By Jared Chausow
By Katie Toth
By Elizabeth Flock
By Albert Samaha
By Anna Merlan
By Jon Campbell
By Jon Campbell
By Albert Samaha
A plot that bombed
Re Graham Rayman's 'Bomb Plot: Not So Fast. FBI Agent on Synagogue Case Has Questionable Record' [villagevoice.com, May 21]: Great article. This is what we need The Village Voice for. Total scam and frame-up and concocted event by the government.
Any way you cut it, the idea of the bombing attempt was a dreadful thing. However, I can't quite get my head around how an alleged crackhead and a couple of purse snatchers managed to get as far as they did. The whole thing made for a wowee-type headline, but highly resembles a farce if you begin to think about it. Your article makes me think all the more.
I'm seriously wondering if these dummies weren't "over-helped" by authorities looking to entrap them. It would be great if you can keep us up to date.
Thanks for this illuminating and informative article.
License to steal
Re Tom Robbins's 'Another Thompson Supporter Rings Up a Big Pension Fund Score' [May 13–19]: You're barking up the wrong tree to keep harping on licensing. It's up to the pension staff to assess whether these deals make sensible investments—and, ultimately, that's decided by returns on the investments. Agents just make introductions. Full disclosure of what agents are involved and how much they get paid will take care of the rest.
Teachers' dirty looks
Reading 'School's Out' by Wayne Barrett [May 13–19] disappointed me. I have not read the Voice in quite some time and picked it up with the belief that you respect your readers enough to present issues intelligently. Sadly, this article assumes that your readers are idiots who require no evidence for your writers' sensationalist bullshit.
Let's see . . . where can I start? How about: Why do charter schools do better on statewide exams? Could it be—among other reasons—because charter schools handpick their students? That, perhaps, charter school students have parents who are engaged with their children's education, as illustrated by the required acts it takes to get your child into a charter school? Or is it because, as the article implies, the teachers are unionized? Hmm.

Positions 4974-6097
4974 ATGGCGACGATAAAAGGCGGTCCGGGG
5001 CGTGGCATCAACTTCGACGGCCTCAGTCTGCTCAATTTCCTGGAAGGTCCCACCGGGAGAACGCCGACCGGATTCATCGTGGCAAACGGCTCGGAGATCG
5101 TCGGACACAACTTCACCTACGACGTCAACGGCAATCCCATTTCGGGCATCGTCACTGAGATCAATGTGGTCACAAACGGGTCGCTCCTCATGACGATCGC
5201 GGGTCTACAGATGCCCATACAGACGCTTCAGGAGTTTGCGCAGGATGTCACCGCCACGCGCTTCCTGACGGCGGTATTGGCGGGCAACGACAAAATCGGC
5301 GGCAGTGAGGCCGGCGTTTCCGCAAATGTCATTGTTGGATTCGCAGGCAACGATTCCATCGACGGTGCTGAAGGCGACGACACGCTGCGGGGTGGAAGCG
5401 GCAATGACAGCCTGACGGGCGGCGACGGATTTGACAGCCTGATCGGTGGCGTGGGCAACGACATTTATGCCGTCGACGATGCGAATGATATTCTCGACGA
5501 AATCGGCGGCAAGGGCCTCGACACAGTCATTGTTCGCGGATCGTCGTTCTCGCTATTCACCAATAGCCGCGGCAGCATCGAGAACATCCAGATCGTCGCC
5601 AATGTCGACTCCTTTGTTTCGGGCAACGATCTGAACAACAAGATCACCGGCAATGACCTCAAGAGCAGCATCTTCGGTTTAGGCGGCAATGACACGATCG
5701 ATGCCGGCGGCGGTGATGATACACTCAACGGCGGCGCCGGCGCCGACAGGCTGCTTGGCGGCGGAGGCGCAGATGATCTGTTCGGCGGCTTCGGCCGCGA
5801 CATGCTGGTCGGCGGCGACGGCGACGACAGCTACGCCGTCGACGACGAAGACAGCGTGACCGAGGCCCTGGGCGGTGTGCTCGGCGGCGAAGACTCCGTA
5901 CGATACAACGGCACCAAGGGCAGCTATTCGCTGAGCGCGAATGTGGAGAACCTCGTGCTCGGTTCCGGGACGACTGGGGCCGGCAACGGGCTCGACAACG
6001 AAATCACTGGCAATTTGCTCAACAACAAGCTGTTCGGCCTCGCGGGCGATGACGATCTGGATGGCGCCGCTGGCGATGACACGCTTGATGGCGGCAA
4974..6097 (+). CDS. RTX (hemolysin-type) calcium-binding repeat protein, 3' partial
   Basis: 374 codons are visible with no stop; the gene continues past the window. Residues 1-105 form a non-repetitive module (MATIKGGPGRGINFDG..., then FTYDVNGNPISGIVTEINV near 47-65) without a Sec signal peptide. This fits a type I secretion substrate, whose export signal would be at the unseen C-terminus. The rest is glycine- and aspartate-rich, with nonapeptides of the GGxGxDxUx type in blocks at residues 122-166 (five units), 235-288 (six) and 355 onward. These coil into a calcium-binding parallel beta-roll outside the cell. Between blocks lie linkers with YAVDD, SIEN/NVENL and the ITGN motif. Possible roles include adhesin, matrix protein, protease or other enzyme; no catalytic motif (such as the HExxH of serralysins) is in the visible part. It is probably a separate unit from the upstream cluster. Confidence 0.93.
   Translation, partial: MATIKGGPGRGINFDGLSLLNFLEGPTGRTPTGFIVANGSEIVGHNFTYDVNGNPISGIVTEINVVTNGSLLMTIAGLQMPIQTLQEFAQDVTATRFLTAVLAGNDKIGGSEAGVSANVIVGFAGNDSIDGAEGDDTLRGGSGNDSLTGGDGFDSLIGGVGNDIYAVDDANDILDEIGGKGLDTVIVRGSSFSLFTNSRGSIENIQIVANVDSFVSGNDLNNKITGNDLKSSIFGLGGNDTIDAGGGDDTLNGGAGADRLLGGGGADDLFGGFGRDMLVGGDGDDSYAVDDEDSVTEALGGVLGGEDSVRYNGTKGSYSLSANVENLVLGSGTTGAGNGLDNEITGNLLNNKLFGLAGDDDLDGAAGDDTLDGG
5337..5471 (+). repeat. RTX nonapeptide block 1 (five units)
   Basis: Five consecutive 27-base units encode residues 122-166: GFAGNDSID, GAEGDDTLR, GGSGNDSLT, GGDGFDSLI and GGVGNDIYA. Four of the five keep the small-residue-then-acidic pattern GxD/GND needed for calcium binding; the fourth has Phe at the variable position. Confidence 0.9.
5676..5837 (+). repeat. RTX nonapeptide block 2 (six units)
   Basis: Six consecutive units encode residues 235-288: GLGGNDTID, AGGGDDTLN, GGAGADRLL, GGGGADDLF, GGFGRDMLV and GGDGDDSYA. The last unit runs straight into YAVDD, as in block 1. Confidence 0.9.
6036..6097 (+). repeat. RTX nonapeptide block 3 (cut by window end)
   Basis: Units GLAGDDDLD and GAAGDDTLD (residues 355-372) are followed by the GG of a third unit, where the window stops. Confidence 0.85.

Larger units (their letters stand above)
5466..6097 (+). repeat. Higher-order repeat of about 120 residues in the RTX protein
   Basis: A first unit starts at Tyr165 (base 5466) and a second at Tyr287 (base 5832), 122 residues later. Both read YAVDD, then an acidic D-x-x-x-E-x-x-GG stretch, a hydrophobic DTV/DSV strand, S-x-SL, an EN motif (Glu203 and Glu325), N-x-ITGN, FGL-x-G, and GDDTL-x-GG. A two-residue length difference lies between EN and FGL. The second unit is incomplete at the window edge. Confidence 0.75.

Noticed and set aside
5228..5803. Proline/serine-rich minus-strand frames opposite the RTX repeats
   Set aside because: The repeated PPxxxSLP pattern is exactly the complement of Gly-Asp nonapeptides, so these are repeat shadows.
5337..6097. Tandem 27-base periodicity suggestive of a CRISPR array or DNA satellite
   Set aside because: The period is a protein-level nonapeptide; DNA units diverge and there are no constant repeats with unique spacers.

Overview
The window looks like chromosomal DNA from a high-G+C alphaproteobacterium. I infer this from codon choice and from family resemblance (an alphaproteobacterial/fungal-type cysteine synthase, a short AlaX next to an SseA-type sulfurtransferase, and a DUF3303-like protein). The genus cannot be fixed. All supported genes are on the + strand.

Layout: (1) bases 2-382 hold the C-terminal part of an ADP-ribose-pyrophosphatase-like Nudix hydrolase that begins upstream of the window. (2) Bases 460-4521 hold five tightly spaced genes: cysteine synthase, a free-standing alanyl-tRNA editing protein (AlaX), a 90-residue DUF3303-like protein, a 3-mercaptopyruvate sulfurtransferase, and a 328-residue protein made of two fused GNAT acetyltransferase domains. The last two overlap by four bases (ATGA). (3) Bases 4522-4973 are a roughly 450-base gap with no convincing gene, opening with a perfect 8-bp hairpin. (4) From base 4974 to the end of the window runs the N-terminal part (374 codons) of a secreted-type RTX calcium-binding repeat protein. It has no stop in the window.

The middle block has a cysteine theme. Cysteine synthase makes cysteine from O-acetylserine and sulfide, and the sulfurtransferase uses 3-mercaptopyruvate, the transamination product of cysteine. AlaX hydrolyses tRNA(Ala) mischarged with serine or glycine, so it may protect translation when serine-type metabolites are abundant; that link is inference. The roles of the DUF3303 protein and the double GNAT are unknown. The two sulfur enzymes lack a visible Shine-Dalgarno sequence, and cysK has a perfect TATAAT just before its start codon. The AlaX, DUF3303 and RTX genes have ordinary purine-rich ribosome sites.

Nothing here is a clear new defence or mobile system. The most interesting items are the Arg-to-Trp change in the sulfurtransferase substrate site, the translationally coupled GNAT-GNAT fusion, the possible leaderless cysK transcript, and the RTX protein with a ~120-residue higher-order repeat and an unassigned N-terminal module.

I could present you with other examples of Barrett's completely random and unsupported assumptions that the union and teachers are responsible for all the maladies of the system, and that it would be hurtful to the system to give the teachers any kind of decent contract this year, but I threw the issue in the garbage, where it belongs.
Lars the Arrogant
Re J. Hoberman's 'Lars von Trier's Antichrist Can't Save This Year's Cannes' [May 20–26]: Controversy and Lars von Trier are childhood companions, but nobody doubted that he would resort to arrogance in order to defend his latest film, Antichrist.
Re Ward Sutton's 'Set to Stun' [May 6–12]: In the second Star Trek movie, Paramount killed off Mr. Spock. In the following sequel, they destroyed the Starship Enterprise. I can remember turning to a friend at the press screening, and saying, "Gee, they won't be happy until they've bumped off the entire cast." Now, the new movie's time-travel paradox sacrifices all of the stories shown in the original '60s series' 79 episodes.
Although Star Trek is certainly an entertaining movie, I wonder how many mainstream critics thought the latest entry was simply a prequel? Surely there must have been a better way to relaunch the franchise than by jettisoning the work of producers Gene Roddenberry and Gene Coon (and a myriad of their talented collaborators) that helped create what so many of us like to think of as an American classic.
James H. Burns
Valley Stream, New York